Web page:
For many decades, investigations of the behaviour and implications of radioactive contamination in the environment have focused on agricultural areas and food production. This was due to the erroneous assumption that the consequences of credible contaminating incidents would be restricted to rural areas. However, due to the Chernobyl accident, more than 250,000 persons were removed from their homes, demonstrating a great need for knowledge and instruments that could be applied to minimise the manifold adverse consequences of contamination in inhabited areas. Also, today the world is facing a number of new threats, including radiological terrorism, which would be likely to take place in a city, where most people would become directly affected. A recent report from the US Commission on the Prevention of Weapons of Mass Destruction Proliferation and Terrorism concludes that it is most likely that a large radiological, or even nuclear, terror attack on a major city somewhere in the world will occur before 2013.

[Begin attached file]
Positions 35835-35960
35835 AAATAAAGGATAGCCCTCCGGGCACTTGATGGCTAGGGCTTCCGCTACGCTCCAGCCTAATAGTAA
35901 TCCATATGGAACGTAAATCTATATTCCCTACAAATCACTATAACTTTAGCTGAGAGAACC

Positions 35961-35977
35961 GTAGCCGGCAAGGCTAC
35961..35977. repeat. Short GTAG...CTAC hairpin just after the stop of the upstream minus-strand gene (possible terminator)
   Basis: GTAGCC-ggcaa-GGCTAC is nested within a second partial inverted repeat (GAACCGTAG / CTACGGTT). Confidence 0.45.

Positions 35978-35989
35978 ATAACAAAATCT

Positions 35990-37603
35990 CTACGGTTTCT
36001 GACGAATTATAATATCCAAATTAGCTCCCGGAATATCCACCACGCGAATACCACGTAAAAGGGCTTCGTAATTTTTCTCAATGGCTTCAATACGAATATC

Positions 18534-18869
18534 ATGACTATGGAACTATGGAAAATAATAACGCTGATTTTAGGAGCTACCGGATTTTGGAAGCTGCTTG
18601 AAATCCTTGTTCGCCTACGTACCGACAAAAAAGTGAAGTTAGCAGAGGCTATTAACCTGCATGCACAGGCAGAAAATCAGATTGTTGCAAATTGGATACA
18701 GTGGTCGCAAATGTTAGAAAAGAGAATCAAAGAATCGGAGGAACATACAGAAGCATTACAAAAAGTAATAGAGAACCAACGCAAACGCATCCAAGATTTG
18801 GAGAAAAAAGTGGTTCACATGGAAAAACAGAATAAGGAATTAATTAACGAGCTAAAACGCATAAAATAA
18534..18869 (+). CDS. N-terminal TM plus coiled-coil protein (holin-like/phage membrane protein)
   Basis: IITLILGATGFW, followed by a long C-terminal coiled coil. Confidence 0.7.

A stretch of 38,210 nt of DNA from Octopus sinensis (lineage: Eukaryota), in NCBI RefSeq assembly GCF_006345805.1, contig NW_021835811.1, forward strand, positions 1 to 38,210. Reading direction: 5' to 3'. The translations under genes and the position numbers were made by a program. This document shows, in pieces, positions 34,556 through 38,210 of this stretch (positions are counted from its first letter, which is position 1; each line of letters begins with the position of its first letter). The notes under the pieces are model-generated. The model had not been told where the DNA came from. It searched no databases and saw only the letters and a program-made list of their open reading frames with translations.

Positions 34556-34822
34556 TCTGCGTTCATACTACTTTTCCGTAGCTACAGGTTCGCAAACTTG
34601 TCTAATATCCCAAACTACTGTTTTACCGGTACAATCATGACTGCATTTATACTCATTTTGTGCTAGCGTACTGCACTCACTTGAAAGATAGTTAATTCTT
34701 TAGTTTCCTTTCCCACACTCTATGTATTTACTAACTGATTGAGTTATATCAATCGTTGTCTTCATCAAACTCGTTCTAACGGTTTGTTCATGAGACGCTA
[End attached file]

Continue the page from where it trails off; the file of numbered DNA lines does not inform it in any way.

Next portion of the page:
For the first time ever, the specific problems of airborne radioactive contamination in inhabited areas are treated in a holistically covering treatise, pinpointing factorial interdependencies and describing instruments for mitigation. The state-of-the-art knowledge is here explained by leading scientists in the various disciplines of relevance.
* Unique holistic description of airborne radioactive contamination of inhabited areas and its consequences
* State-of-the-art information on problems associated with both accidental and malicious contamination events, in particularly 'dirty bombs'
* Detailed description of processes and parameters governing the severity of contaminating incidents
* Written by key experts in the world